You are reading that right, a first has been made at Snowbird Banjo Company. While it may not seem like much of a milestone for many, I started this company as an open back banjo company, mainly because that was the type of banjo I built for myself. I really had no experience with Resonator banjos other than repairing existing ones. But as time went along, it became clear that in my area of the Ozarks, “Bluegrass is King” and is a very typical type slogan you would find. Grant it, that doesn’t mean there are not any “clawhammer” players who play resonator banjo here, it’s just not a typical sight.
So, here is the first resonator banjo I’ve built. This is a custom pre-order for a customer who also had me do the Gibson Plectrum Conversion (see photo at right).
After working with the various types of resonator banjos that I’ve have, I’ve used that information to begin designing a “standard model” resonator banjo. For all of those folks out there interested, I’m considering calling it the “WhiteHawk” however, I’ve only lightly researched other companies and confirmed if there is such a banjo with that name or not. So the name is subject to change.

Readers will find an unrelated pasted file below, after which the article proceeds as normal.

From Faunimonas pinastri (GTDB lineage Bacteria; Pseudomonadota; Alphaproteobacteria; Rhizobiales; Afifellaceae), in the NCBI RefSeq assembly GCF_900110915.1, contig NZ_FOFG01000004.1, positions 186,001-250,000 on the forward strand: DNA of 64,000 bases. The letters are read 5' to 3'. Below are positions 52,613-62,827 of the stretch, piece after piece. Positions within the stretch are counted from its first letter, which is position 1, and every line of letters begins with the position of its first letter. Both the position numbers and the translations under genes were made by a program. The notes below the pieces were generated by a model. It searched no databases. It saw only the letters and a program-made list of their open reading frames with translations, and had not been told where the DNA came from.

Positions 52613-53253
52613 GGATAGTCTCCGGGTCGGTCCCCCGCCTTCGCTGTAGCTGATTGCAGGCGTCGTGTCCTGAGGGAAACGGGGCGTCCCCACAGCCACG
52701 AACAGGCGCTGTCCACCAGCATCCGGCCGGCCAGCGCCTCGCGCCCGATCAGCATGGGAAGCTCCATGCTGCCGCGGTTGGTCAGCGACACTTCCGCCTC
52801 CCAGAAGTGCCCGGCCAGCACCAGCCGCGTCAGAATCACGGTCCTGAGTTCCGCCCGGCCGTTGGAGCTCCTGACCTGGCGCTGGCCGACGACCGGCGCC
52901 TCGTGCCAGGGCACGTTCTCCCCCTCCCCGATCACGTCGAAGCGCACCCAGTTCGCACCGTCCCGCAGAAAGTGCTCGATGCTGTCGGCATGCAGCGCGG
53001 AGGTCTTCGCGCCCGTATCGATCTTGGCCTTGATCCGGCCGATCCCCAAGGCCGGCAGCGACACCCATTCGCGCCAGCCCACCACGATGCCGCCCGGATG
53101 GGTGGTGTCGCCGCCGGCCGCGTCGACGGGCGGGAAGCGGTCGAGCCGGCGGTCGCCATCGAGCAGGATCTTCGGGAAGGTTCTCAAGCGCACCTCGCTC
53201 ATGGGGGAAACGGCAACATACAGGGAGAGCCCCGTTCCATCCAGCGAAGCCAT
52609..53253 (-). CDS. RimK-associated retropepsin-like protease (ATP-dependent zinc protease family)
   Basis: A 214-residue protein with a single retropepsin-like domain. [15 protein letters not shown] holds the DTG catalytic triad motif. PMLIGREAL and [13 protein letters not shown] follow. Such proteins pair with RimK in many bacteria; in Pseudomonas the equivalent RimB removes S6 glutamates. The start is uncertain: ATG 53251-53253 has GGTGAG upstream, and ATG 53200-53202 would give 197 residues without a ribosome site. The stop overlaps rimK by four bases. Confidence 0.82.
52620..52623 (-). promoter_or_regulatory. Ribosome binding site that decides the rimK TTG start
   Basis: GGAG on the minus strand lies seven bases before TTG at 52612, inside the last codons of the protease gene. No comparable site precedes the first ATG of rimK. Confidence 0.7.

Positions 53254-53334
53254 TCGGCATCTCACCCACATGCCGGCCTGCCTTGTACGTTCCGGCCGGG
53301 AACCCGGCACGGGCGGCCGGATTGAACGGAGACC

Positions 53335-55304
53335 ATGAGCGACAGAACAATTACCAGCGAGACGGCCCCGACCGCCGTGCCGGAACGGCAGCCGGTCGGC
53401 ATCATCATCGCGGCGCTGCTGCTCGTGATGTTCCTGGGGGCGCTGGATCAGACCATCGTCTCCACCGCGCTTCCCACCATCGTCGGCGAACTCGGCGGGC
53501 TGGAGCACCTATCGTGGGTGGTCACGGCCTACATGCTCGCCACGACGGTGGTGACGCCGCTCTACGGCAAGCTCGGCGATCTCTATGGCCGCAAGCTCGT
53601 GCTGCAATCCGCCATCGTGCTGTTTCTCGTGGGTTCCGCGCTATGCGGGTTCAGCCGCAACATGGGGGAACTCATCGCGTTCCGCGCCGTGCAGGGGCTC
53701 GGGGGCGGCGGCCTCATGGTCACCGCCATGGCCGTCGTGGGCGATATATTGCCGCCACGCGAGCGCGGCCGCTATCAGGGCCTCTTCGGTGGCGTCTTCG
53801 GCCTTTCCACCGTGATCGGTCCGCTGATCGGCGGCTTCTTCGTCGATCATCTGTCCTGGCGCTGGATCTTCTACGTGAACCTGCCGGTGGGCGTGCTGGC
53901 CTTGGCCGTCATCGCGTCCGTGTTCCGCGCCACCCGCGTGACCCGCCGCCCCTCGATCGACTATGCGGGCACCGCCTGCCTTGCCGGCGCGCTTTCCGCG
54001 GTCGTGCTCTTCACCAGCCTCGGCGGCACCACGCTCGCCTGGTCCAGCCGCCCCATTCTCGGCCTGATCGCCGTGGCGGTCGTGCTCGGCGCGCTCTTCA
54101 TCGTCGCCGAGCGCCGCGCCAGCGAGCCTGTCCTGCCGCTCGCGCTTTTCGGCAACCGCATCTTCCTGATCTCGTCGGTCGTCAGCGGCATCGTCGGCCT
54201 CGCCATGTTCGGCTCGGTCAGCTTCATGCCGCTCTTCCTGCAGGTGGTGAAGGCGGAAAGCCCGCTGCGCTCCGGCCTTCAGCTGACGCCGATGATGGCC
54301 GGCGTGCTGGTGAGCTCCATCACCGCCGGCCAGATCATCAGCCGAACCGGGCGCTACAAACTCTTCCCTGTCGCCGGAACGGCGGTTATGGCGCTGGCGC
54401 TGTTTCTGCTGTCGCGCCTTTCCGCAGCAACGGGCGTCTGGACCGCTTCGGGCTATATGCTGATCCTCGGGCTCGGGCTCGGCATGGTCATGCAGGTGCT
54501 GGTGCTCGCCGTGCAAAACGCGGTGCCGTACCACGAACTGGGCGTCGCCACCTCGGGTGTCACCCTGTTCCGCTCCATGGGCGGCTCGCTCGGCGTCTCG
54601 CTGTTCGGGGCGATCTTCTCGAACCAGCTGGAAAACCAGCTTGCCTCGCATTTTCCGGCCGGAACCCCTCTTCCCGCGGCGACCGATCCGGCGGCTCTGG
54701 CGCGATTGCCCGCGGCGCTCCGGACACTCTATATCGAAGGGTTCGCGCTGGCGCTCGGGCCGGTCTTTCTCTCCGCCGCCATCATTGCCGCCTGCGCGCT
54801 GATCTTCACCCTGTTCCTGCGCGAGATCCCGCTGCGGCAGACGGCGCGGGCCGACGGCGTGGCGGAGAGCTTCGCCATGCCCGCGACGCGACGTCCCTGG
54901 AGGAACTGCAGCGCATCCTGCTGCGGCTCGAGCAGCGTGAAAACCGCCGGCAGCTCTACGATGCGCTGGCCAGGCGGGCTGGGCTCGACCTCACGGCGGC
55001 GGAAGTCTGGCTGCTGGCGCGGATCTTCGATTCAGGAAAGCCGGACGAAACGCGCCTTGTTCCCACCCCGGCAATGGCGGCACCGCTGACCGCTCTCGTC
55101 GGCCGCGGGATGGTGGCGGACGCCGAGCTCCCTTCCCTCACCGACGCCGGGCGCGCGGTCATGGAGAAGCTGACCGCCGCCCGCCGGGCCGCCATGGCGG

For now though, this particular banjo is pretty standard, it has a Nickel plated brass flat top tone ring, a Prucha Mastertone style one piece flange, and standard 5 star tuners. There are more ideas that I have for a “standard model” but for now, I am using existing hardware on the market.
The fretboard and head-stock are of old Rosewood that the customer already had. We found a nice portion that had a flame going right through the middle, so we utilized that to match the fretboard.
The neck has a two way adjustable truss rod that is accessible via the heel to avoid the unsightly plate on the head-stock. I’ve never been a fan of those.
Here is a little introduction of the banjo and a little of how it sounds.
Jeremy describes himself as an autodidact, multi-Instrumentalist, singer/songwriter, banjo builder, beekeeper, and a family man!